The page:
For alt-right activists, who occupy the rightmost flanks of a powerful conservative internet subculture, Google’s response to Mr. Damore’s memo was low-hanging fruit for mockery. But there is another reason that the alt-right’s opposition campaign appeared so quickly, with such well-practiced maneuvers.This last paragraph is very strange. Nothing in the article suggests that the alt-right wanted Google or any other Si Valley company to take sides in the culture war, or that Google wants to be neutral. Google has aligned itself with the Ctrl-Left. I am sure that the Alt-Right would prefer that Google remained neutral, so that all opinions are available on YouTube.
For the last several months, far-right activists have mounted an aggressive political campaign against some of Silicon Valley’s biggest players. Extending their attacks beyond social networks like Facebook and Twitter, tech’s typical free-speech battlegrounds, they have accused a long list of companies, including Airbnb, PayPal and Patreon, of censoring right-wing views, and have pledged to expose Silicon Valley for what they say is a pervasive, industrywide liberal bias. ...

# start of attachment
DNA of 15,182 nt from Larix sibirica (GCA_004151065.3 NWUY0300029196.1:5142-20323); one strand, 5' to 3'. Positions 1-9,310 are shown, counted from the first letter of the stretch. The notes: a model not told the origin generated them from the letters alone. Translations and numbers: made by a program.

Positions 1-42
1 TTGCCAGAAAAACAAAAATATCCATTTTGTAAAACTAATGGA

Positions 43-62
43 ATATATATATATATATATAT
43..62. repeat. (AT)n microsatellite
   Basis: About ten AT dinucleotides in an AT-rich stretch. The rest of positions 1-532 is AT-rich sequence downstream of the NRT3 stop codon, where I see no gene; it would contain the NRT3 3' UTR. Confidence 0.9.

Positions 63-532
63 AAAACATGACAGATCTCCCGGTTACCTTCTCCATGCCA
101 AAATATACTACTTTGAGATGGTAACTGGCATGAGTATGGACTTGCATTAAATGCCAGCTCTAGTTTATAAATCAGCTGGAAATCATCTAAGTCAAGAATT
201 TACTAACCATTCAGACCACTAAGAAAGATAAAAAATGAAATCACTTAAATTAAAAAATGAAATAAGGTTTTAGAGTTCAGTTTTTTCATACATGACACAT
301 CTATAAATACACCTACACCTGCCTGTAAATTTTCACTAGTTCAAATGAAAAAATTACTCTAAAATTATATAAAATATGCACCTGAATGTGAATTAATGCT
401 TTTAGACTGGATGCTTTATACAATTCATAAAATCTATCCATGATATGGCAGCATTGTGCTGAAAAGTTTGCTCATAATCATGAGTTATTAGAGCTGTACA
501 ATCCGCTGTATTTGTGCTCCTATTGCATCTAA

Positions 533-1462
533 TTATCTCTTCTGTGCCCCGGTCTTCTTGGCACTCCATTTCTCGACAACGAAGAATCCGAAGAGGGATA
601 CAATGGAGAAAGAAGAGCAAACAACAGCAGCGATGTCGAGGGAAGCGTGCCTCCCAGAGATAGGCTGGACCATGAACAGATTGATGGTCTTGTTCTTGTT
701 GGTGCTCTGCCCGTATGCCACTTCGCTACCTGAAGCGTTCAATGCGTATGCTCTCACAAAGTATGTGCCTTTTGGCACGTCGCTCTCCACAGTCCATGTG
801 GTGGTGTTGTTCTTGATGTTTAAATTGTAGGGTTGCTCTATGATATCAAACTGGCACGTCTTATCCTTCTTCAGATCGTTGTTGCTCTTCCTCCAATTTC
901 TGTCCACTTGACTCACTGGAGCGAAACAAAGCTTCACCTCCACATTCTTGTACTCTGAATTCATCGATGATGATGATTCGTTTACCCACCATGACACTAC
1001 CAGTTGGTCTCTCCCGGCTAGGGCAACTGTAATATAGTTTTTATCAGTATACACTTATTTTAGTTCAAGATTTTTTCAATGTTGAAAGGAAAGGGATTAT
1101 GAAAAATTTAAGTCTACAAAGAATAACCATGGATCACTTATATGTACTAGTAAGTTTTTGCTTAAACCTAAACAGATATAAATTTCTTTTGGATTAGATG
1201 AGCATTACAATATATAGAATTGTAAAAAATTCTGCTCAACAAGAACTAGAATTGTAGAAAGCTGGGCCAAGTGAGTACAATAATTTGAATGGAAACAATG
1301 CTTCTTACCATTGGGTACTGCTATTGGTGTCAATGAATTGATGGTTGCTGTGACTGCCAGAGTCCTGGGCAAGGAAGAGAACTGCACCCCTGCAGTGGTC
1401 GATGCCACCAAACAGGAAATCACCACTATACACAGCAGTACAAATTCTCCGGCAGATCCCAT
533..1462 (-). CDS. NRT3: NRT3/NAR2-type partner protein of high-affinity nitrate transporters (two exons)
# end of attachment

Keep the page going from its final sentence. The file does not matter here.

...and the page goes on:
It’s unlikely that any alt-right protest will make a dent in the bottom lines of multibillion-dollar Silicon Valley behemoths. But by forcing these companies to take sides in an emerging culture war, these activists have already achieved a kind of perverse goal. They have found a new punching bag, and they have proved that in the hyper-polarized Trump era, there is no such thing as neutrality.
Google claims to promote diversity, inclusiveness, and tolerance. But it, and other tech companies, have declared war on Republicans, Alt-Right, and anyone else opposed to their Ctrl-Left agenda.